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Marco Polo

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Marco Polo

  1. 1. TRADITIONS AND CUSTOMS OF ALGERIA
  2. 2. MUSICAL TRADITIONS <ul><li>ALGERIA HOLDS a singular place for Arab culture as a region in which the musical traditions of Islamic Spain, the Ottoman Empire, the eastern Arab countries (the Mashriq), Saharan and West Africa, Berbers, Bedouin and Europe have all interacted to various degrees.Morocco to the west was never as directly exposed to Ottoman and eastern Arab musical traditions. </li></ul><ul><li>Tunisia and Libya to the east have had far less contact with sub-Saharan and West African musics and far more direct contact with the musics of their eastern neighbors. </li></ul><ul><li>To simplify this complex musical landscape to some degree, the many distinct musical traditions of Algeria can be roughly divided into five groups: </li></ul><ul><li>1) Andalusian traditions, </li></ul><ul><li>2) Urban popular traditions, </li></ul><ul><li>3) Arabic-language folk traditions, </li></ul><ul><li>4) Berber and Saharan traditions, </li></ul><ul><li>5) the modern rai, or &quot;pop-rai,&quot; phenomenon </li></ul>QUANUN DARBUKA DUFF NAY
  3. 3. TRADITIONS OF MARRIAGE <ul><li>In Algeria, it is easy to distinguish an engaged girl from a married one, for in engagement a groom offers a ring of white gold while after making the contract of marriage, a yellowish one is offered. </li></ul><ul><li>The Algerian weddings are known for their delicious dishes including “Kuskus”, “Soup” and “Lahm Munaddy.” </li></ul><ul><li>In that African Muslim country, people stay awake till late hours at night celebrating the newly established Muslim house. </li></ul>
  4. 4. PROVERBS OF ALGERIA <ul><li>Serr tnin ya erfouh alfin - A secret for two, soon a secret for nobody </li></ul><ul><li>Djouz aela el ouad el haddar ouala djouz aela el ouad essaket - Cross the loud river but don't cross the silent one </li></ul><ul><li>Esberr maftah el djena -Patience is the key to paradise Li fi kerchou tben ma khaf mi nar - The one whose belly isn't full of straw isn't afraid of fire </li></ul><ul><li>Koul klam elkhir ouala skout khir - Speak kindly or refrain you from talking </li></ul><ul><li>Lahna yegleb laghna - Peace wins over wealth </li></ul><ul><li>Essahba sahba oua niya makanch - Friendship, we call it friendship, but without sincerity </li></ul><ul><li>El Yedd li tmedd khir men yedd li tchedd - The hand which gives is better than the one which receives </li></ul>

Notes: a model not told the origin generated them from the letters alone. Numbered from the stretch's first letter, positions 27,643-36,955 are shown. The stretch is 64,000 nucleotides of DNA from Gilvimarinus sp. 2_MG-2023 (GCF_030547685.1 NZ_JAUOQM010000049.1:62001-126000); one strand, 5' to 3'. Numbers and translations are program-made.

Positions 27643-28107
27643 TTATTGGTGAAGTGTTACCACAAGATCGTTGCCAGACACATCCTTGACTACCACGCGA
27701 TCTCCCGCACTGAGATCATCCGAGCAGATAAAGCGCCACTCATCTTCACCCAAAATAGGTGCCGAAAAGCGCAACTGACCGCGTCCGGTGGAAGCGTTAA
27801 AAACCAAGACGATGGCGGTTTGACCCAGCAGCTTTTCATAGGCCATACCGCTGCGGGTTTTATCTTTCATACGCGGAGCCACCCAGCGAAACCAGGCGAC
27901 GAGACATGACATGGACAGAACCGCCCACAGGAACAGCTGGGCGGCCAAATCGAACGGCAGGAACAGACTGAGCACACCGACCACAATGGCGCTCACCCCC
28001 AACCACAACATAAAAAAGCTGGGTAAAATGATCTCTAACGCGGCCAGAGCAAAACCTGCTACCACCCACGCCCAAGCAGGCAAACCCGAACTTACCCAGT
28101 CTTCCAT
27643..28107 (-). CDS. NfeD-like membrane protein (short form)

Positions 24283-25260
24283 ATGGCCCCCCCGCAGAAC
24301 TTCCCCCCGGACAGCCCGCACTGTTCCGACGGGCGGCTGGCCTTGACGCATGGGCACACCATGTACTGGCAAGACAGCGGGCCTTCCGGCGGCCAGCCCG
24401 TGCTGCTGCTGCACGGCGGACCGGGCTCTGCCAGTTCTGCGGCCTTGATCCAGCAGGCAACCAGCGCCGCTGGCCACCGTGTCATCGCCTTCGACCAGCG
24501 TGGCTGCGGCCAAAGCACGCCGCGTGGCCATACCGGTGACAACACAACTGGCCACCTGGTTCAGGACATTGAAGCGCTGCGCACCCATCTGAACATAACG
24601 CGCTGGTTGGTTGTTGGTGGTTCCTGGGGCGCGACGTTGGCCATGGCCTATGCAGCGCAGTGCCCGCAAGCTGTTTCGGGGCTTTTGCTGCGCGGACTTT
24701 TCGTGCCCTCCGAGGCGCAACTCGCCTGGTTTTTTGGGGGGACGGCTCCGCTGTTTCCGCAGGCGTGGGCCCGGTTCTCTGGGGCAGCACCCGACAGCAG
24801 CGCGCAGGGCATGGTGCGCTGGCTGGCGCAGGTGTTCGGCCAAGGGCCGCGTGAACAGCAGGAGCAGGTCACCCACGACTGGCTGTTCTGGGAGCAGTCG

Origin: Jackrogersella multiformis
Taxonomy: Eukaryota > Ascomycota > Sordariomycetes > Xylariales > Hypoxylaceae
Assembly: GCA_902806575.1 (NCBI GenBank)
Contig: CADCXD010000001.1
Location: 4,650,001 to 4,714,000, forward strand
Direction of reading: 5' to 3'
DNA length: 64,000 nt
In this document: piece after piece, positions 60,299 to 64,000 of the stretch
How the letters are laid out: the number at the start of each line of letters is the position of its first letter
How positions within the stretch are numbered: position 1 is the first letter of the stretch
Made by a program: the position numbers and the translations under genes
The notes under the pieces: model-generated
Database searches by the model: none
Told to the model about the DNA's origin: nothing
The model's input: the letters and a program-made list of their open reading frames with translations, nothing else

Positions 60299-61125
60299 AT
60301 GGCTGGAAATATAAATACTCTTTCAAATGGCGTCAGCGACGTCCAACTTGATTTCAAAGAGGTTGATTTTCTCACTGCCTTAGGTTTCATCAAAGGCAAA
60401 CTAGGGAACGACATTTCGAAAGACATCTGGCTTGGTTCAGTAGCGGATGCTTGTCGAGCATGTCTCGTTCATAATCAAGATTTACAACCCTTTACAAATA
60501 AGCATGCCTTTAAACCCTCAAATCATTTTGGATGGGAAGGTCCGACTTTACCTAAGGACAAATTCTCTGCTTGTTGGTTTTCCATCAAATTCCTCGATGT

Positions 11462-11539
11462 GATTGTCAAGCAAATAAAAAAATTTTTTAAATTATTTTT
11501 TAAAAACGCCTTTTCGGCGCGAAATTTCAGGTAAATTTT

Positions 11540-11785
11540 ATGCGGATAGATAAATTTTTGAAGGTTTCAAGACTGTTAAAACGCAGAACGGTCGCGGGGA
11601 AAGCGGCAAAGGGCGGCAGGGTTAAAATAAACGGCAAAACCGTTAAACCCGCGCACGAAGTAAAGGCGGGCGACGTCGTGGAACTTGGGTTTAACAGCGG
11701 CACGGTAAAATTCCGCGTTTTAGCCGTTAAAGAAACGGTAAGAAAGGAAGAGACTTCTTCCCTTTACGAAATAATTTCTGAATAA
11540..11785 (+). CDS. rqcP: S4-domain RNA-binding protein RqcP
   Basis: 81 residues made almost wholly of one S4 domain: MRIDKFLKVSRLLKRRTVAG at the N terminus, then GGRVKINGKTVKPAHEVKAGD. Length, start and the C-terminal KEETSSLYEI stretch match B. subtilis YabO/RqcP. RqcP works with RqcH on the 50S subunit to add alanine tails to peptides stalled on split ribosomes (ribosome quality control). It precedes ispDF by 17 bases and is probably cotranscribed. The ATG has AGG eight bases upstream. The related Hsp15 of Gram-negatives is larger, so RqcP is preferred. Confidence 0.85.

5. 5. DEMOSTRATIONS <ul><li>They meticulously observe all the national bank holidays; on January 1°, on May 1°, on June 19, on July (Anniversary of the independence) 5 and on November (Anniversary of the Revolution) 1°. </li></ul><ul><li>The Ramadam, dominates and scans all the plannings of local celebrations, to exclusion of the New Year's eve and the anniversary of the sacrifice of Abramo and the birth of Mohammed, not fixed in determined days because established in base to the mutable lunar calendar. </li></ul><ul><li>Innumerable local mercatini every day they cheer of colors and Arabic music the social lifetime of all the angles of the city, giving that typical odors that whatever tourist can ever forget. </li></ul>
  6. 6. ALGERIAN CUISINE <ul><li>Algerian cuisine, like that of most North African countries, is heavily influenced by Arab, Amazigh, Turkish, and French culinary traditions. </li></ul><ul><li>Couscous , a semolina-based pasta customarily served with a meat and vegetable stew, is the traditional staple. </li></ul><ul><li>Although Western-style dishes, such as pizza and other fast foods, are popular and Algeria imports large quantities of foodstuffs, traditional products of Algerian agriculture remain the country's best-liked. Mutton, lamb, and poultry are still the meat dishes of choice; favourite desserts rely heavily on native-grown figs, dates, and almonds and locally produced honey; and couscous and unleavened breads accompany virtually every meal. </li></ul><ul><li>Brik (a meat pastry), </li></ul><ul><li>merguez (beef sausage), </li></ul><ul><li>lamb or chicken stew are among the many local dishes served in homes and restaurants. </li></ul><ul><li>As is the case in the Middle East, strong, sweet Turkish-style coffee is the beverage of choice at social gatherings, and mint tea is a favourite. </li></ul>

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